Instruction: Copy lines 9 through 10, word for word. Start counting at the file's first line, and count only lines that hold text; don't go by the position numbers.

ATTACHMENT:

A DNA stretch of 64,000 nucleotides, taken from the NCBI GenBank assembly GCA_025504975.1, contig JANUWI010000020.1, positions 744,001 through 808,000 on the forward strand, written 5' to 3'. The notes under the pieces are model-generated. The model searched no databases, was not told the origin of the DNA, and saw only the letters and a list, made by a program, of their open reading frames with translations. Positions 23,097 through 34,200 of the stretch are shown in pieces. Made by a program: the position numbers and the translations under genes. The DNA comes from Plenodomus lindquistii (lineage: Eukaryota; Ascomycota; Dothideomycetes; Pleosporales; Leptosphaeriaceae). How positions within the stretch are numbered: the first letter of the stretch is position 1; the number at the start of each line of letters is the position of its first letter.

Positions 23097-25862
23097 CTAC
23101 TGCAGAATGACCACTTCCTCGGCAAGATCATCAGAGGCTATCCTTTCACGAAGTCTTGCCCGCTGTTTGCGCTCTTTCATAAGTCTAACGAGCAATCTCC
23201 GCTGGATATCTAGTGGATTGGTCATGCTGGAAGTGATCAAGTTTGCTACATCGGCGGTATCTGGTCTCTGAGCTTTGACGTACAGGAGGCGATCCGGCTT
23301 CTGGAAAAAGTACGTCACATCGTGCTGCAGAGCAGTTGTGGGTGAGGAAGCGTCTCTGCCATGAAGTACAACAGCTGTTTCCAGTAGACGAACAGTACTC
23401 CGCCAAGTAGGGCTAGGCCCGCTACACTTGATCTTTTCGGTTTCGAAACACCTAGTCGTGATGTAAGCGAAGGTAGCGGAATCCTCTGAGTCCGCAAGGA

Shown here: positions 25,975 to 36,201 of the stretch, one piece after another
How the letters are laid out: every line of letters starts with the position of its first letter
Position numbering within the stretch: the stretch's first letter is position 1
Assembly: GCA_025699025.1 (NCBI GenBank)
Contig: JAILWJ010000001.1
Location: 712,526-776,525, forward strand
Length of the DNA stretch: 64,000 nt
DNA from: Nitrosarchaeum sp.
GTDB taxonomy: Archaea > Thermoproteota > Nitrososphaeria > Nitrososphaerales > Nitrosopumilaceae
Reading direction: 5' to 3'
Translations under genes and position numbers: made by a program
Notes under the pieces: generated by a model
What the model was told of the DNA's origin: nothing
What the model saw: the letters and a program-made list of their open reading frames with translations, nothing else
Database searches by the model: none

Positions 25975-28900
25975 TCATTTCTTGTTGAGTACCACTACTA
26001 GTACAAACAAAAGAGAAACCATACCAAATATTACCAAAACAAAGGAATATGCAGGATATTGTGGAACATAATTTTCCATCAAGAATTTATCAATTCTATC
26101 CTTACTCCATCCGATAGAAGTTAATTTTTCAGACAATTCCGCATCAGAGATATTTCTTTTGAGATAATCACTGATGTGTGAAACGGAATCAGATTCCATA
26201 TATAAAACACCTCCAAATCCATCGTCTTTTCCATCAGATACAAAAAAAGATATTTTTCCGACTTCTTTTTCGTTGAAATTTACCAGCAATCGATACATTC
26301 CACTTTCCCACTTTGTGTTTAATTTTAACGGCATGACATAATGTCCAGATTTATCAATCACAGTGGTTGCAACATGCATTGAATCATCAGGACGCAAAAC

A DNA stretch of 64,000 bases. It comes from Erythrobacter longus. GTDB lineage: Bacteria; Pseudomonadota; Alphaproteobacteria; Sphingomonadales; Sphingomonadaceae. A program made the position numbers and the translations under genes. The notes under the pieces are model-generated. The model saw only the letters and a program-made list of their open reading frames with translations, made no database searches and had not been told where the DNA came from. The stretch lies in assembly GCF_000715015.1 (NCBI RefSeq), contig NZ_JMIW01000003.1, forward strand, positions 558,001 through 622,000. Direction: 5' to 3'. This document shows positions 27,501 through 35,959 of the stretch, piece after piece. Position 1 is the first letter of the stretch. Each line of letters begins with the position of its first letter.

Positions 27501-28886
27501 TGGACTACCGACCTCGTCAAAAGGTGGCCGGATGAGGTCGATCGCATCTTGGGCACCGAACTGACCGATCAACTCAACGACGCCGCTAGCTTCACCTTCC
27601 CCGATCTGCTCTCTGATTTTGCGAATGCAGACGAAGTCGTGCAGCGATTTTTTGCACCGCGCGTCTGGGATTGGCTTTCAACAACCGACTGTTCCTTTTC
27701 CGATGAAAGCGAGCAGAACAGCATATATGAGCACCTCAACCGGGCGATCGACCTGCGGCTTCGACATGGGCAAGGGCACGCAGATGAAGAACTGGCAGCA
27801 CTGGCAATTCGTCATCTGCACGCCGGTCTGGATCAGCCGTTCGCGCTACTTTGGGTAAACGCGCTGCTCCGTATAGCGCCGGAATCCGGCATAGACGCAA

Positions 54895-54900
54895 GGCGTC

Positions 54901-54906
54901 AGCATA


How the letters are laid out: every line of letters starts with the position of its first letter
Position numbering within the stretch: the stretch's first letter is position 1